By Diane Wagner
Commuters stuck on Interstate 75 wishing they could just stay home, take heart. Gov. Sonny Perdue is on your side.
Perdue recently added a telework initiative to his package of fixes for metro Atlanta's transportation woes. He called for the state's nearly 90,000 employees?those who can, anyway?to start working from home one or more days a week.
"The "Work Away" program will reduce traffic and increase productivity, while defining the state as a model for high-tech business practices," Perdue said.
Stockbridge resident Larry Booth heads the Information Technology Department at Clayton College & State University. Booth said many Clayton State faculty and staff members telecommute when possible.
"I do quite a bit of work from home and I love it," he said. "I am able to keep in touch with my students and faculty from almost any location?even when I'm on vacation."
Although the ability to work on "vacation" may not be an incentive for some, Booth said the set-up offers more advantages than merely relief from traffic.
"Faculty members do a lot of collaborative work online," he said. "Not just with CCSU faculty but with faculty from around the country and, in some cases, the world. We even attend online conferences."
It does take a special type of person to be an effective teleworker, however, according to James Carroll of JellyBrain Software.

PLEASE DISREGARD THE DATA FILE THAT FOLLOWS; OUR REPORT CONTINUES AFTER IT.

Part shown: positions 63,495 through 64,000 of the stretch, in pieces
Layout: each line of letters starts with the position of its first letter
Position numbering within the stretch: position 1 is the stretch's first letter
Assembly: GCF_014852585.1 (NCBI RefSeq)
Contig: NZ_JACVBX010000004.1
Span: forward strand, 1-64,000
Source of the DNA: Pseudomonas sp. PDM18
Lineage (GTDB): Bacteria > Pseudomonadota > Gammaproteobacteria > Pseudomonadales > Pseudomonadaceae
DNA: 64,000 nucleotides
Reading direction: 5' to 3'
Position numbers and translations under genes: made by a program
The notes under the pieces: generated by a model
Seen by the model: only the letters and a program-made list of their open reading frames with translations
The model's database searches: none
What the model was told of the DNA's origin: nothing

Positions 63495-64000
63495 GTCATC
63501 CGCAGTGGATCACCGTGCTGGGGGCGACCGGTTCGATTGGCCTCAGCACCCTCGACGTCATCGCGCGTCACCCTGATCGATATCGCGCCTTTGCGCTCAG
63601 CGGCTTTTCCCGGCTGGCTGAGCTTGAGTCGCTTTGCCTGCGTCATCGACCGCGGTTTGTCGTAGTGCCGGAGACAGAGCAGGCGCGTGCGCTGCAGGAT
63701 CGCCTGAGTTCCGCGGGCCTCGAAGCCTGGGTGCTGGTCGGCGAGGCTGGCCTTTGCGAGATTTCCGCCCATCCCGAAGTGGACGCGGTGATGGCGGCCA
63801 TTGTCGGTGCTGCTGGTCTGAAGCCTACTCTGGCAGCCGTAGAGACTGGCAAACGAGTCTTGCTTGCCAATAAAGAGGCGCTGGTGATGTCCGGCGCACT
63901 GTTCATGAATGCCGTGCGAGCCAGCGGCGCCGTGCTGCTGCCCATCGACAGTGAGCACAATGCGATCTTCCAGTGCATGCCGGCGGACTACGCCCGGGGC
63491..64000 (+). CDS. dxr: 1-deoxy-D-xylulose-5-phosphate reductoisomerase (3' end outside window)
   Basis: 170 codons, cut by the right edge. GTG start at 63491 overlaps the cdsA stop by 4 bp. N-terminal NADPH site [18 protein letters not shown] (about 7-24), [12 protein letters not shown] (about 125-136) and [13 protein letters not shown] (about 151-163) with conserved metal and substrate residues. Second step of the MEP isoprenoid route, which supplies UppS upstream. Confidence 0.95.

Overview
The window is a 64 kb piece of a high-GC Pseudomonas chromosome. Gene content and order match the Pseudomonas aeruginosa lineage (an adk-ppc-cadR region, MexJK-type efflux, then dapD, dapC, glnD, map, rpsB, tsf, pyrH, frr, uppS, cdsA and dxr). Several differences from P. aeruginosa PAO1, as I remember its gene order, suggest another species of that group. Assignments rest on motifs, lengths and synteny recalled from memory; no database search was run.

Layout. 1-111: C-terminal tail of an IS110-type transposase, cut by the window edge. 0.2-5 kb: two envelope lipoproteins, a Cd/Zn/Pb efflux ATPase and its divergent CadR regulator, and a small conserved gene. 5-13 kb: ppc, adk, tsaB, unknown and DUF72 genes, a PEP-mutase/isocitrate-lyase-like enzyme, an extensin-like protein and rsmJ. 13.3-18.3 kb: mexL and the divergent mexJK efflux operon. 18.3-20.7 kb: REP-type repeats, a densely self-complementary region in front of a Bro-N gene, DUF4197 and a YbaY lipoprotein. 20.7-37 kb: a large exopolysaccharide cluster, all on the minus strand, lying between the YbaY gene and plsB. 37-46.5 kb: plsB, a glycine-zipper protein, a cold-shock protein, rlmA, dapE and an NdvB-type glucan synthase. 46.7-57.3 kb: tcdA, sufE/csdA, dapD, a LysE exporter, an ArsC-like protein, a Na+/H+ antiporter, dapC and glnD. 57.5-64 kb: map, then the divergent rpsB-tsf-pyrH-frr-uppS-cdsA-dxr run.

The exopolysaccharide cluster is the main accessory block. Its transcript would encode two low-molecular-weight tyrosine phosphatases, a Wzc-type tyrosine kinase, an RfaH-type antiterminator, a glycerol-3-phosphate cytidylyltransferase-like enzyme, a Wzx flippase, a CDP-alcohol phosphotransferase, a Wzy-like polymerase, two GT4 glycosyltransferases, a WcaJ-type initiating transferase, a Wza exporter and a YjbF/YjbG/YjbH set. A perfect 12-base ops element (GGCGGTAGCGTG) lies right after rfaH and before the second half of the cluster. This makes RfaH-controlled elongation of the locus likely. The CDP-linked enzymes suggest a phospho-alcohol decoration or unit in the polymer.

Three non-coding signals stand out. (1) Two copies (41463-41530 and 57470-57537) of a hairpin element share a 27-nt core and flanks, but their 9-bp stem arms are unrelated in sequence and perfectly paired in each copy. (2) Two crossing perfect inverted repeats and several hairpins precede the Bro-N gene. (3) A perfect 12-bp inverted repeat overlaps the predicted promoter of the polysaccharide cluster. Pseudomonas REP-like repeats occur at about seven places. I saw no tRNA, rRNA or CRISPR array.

"If the person needs to have someone watching them to stay on track, they're certainly not a teleworking candidate," Carroll said. It also helps to have a flexible work schedule. I'm frequently in my office as early as 5 a.m. and as late as 1 a.m."
The Henry County resident and his partner, who lives in Lovejoy, work from their homes and communicate via e-mail, cell phones and the company Web site. The system eliminates a lot of overhead, including the need for a central office.
"My office isn't even limited to my home," Carroll said. "With a laptop computer, Palm handheld and a cell phone, I can be working anywhere?even in Piedmont Park."
The state Clean Air Campaign counts teleworking as an important option for improving metro Atlanta's air quality, and quality of life. Information on the organization's Web site, www.cleanaircampaign.com, includes a home-office checklist and a primer on explaining to your boss how the move could benefit you both.
Perdue is the keynote speaker for the organization's annual PACE Awards luncheon on Oct. 2 to recognize such innovative solutions to the area's traffic woes.
"I commend the hundreds of metro Atlanta employers who are making a difference by improving air quality and reducing traffic congestion," Perdue said. "The PACE Awards provides an opportunity to reward those whose excellent commute options programs improve not only their employees' lives but the region for all of us."
Clayton State won a PACE Award in 2000 for its teleworking program. John Shiffert, director of university relations, said the school's initiative dates back to 1998 and its former president, Rick Skinner.
"It originally came about in conjunction with our Information Technology Project, wherein all faculty and students have access to a notebook computer," he said.
The university had to overcome a number of challenges, including the lack of public transportation, the availability of free and convenient parking and the absence of a budget to promote the Clean Air Campaign, Shiffert said.